It is not wrong to say that Samsung Galaxy S III (SGS III) is the most awaited Android phone of the year. Its predecessors redefined the smartphone market. There are expectations that it is going to do the same.
The phone is finally here. We have been using it for the last 10 days. Does it live up to the expectations? Is it the best Android phone — nay make it the best smartphone — ever made?
Shiny but feels little cheap
Samsung has (once again) used lots of glossy plastic in its flagship Android phone. Though, the phone is solidly built. Unlike the somewhat industrial design of Galaxy S II that has straight lines, the new Galaxy has a curvier feel to it (Samsung says the design is inspired by a pebble). Pebble or no pebble, the added roundness does make the phone feel better in the hand. That said, SGS III is a big device and unless you have large hands, you will find it little unwieldy if you use it with single hand.
There is faux metal strip that runs around the device. Unlike Galaxy Nexus, which is also made by the Korean company, SGS III has three buttons under its huge 4.8-inch screen. The ‘home’ is a plastic button while the other two — ‘options’ and ‘back’ — are touch sensitive buttons. The curves on SGS III give it understated but premium looks though we are not sure how the device will fare in the future once the gloss and sheen wears off the plastic.
Samsung’s flagship Android phones are known to pack in hefty hardware. SGS III is powered by Exynos 4412, a quad-core processor built by Samsung using technology from ARM. The CPU runs at 1.4Ghz and its four cores can ramp up or down their speed independently. This helps save the battery. The graphics duty is handled by four chips of Mali 400. It is the same graphics processor that is found in Galaxy S II but in SGS III it runs at a faster speed. The phone has 1GB RAM, 16GB storage with support for a microSD card upto 64GB. The primary camera captures images in 8 mega pixels and videos in up to 1080P resolution. This camera has backlit- illuminated sensor that helps it in low-light photography. The secondary camera sports a tag of 1.9MP.
At least on paper, SGS III is a device that leads every other Android out in the market. But does this hardware make it the best phone?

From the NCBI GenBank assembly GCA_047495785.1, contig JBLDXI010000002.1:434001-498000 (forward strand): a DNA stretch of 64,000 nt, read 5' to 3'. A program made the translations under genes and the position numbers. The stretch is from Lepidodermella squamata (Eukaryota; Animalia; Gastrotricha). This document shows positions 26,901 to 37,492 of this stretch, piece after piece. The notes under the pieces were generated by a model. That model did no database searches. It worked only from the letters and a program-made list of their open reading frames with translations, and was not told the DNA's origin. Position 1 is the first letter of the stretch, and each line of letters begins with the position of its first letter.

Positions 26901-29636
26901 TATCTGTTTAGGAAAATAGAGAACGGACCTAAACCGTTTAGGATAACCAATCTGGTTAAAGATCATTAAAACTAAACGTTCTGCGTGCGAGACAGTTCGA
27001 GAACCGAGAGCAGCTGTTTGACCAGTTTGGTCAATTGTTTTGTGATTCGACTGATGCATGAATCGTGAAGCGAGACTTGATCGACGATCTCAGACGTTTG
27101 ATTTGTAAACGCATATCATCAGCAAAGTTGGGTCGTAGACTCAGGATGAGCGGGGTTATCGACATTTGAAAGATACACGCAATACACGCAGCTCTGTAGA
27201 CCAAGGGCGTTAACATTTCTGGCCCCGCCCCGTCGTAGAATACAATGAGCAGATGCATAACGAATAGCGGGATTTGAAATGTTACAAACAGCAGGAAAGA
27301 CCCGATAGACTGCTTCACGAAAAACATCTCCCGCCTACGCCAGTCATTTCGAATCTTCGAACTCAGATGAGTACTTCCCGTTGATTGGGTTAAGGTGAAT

Let’s start with the screen. Similar to other Galaxy flagship phones, SGS III uses a Super AMOLED screen. It has a resolution of 1280×720 pixels (720P) and is very sharp. But the best feature about the screen is somewhat saturated colours it shows. While for photographer they may seem inaccurate, mainstream users will find colours on SGS III vibrant and pleasing. Brightness, however, is an issue.
At least subjectively we did not find the screen on SGS III as bright as the one on SGS II. The problem was also compounded by the way auto-brightness is handled by the phone. It seems too aggressive. Though a software update should fix it. Still in the grand scheme of things, these are minor issues. The SGS III screen is one of the best we have ever seen on a phone. It is just that it could have been better.
SGS III is very fast and snappy phone. The device is very smooth irrespective of tasks it is running. Multitasking is lag-free. And so is web browsing, whether a user is zooming on to a page or playing embedded videos. Navigating around the phone, playing 1080P videos, applying filters to images and reading PDF documents barely stress the phone. The GPS on SGS III is incredibly fast and accurate. This should appeal to people who like to use their phone for navigation or to find their way in unknown cities.
SGS III runs Ice Cream Sandwich aka Android 4. But the user interface is the next version of Touchwiz, Samsung’s own customized skin. Touchwiz doesn’t look as elegant as the default Android interface or HTC Sense, which is used on One X. But if you can live with the looks, there is a lot of functionality backed in the device. For example the modified notification bar in SGS III gives users option to toggle 10 settings!
Samsung has also put several unique features in SGS III. Some of these, like Direct Calling and Smart Stay are useful. S Voice, meanwhile, just like its iPhone counterpart Siri, is more of a gimmick. Features like Smart Alert, which lets a user know about missing calls and messages, are plain unnecessary because users anyways get to know it through LED notification.